The CCC will work under the supervision of the IGP. An Addl IGP will oversee the working of the cell on behalf of Sindh police chief. It will be headed by an officer of the rank of AIG (SSP) and assisted by two DSPs: one for the Direct Complaints Section and the other for the Referred Complaints Section. It will have branches at range level.

An SP will head the RCC and will report to the CPO directly. These complaint cells will be provided with sufficient staff to handle the complaints and to ensure their effective follow-up. No officer posted in the complaint cell will be dealing with more than 20 complaints a day.

Every range will have an RCC headed by an SP, who will report to the AIG Complaints at the CPO. They will serve as the CPO’s tentacles at the range level and carry out effective liaison between the CPO and field formations.

Every district will have a DCC headed by an SP, or a DSP if an SP is unavailable. The head of the DCC will report directly to the relevant district police officer. The cell will ordinarily deal with complaints of police inaction, excesses, unprofessional handling of cases, misbehaviour and other miscellaneous complaints.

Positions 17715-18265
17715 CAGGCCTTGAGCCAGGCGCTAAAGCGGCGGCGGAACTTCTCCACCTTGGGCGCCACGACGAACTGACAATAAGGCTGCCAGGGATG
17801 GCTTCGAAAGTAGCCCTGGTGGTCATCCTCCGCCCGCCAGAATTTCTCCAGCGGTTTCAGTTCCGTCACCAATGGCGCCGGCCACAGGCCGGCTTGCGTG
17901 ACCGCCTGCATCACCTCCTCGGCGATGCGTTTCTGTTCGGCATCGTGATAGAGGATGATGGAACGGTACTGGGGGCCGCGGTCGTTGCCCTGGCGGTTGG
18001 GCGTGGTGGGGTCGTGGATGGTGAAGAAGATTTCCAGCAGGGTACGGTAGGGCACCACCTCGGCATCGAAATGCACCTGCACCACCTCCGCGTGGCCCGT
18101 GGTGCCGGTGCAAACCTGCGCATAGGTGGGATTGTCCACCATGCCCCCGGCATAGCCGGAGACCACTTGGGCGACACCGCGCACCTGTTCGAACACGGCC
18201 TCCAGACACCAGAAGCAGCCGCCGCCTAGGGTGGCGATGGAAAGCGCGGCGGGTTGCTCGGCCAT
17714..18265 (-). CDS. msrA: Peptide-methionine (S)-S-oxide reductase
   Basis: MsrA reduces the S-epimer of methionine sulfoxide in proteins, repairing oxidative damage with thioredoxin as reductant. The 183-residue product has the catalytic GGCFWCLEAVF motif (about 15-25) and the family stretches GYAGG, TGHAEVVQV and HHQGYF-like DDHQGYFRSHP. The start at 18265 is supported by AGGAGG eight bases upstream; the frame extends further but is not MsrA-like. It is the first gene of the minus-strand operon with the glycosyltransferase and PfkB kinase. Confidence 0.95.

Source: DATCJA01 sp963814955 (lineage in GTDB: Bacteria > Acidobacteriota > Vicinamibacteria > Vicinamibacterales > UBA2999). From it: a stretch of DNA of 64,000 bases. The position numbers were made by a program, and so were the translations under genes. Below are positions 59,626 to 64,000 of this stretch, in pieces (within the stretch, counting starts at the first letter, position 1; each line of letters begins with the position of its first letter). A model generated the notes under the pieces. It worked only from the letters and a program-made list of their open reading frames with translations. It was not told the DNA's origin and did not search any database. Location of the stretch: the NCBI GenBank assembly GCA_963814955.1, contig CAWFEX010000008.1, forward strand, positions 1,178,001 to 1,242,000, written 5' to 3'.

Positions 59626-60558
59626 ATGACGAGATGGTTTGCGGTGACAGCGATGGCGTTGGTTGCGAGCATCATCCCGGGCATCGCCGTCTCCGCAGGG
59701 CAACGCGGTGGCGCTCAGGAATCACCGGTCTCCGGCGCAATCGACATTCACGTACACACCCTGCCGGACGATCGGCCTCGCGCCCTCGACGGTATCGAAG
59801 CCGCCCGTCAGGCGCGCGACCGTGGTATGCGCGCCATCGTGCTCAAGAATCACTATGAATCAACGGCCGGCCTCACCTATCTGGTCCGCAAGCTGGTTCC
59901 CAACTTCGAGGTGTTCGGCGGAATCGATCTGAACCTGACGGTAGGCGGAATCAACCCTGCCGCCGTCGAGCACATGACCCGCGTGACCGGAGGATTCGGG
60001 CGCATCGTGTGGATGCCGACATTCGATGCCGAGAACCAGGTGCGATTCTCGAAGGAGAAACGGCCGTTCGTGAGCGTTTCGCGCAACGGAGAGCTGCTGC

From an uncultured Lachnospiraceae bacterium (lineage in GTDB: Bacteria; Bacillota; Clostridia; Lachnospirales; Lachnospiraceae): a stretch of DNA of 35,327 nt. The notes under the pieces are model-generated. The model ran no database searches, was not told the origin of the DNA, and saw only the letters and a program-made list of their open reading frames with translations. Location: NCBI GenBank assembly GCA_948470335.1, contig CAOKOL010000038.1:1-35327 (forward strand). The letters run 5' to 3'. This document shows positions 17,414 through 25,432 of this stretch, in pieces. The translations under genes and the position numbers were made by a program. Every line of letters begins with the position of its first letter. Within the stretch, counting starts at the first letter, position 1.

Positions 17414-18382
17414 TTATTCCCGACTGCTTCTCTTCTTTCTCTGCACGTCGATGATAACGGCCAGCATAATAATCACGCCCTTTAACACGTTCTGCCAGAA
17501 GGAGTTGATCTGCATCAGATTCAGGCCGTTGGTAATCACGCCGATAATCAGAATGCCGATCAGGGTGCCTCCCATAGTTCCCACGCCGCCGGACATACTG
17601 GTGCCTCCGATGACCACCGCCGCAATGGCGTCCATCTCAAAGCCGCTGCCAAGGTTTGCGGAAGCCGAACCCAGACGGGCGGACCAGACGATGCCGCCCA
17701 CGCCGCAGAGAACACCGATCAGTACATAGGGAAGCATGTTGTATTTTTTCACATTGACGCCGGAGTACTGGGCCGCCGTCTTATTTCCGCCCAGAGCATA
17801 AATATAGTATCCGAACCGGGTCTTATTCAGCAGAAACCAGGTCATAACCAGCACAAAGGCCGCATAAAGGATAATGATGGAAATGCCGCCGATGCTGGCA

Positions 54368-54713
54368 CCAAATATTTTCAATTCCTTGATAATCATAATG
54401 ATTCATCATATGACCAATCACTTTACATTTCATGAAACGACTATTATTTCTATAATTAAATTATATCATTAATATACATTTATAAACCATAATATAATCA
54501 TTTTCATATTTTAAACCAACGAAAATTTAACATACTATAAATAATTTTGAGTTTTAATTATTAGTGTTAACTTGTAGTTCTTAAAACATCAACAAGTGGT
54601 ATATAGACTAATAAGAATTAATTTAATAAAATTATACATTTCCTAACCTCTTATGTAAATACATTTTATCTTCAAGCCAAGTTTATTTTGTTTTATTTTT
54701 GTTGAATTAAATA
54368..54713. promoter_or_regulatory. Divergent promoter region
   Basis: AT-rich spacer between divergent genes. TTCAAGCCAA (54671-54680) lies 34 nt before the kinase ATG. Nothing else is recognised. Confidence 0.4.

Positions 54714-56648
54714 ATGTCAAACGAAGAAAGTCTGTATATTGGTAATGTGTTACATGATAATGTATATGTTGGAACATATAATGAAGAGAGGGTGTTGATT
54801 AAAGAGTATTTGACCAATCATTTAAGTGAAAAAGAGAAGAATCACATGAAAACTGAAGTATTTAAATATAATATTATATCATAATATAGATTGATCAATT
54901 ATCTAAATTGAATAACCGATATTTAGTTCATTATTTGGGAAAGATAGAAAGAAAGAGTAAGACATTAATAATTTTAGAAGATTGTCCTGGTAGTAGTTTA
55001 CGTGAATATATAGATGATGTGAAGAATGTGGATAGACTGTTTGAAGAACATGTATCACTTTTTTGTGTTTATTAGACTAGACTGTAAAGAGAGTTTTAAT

A number of complaints that end up taking precious time of higher judicial forums relate to the violations of human rights. To effectively redress these grievances, HRCs will be established. They will be headed by the AIG Complaints, and in each district they will be headed by the SP of the DCC.

These cells will deal with the complaints and issues related to the infringement of human rights. An HRC will have separate desks dealing with violence against women, child rights, bonded labour and other human rights issues. These cells will receive complaints from complaints cells, media reports, courts and civil society organisations, or the victims directly.

Complaints process

The complaints will be handled promptly, and a follow-up will be maintained to monitor progress, final disposal, consequent actions required and communication with the stakeholders. A dedicated phone helpline and SMS short code will be created for this.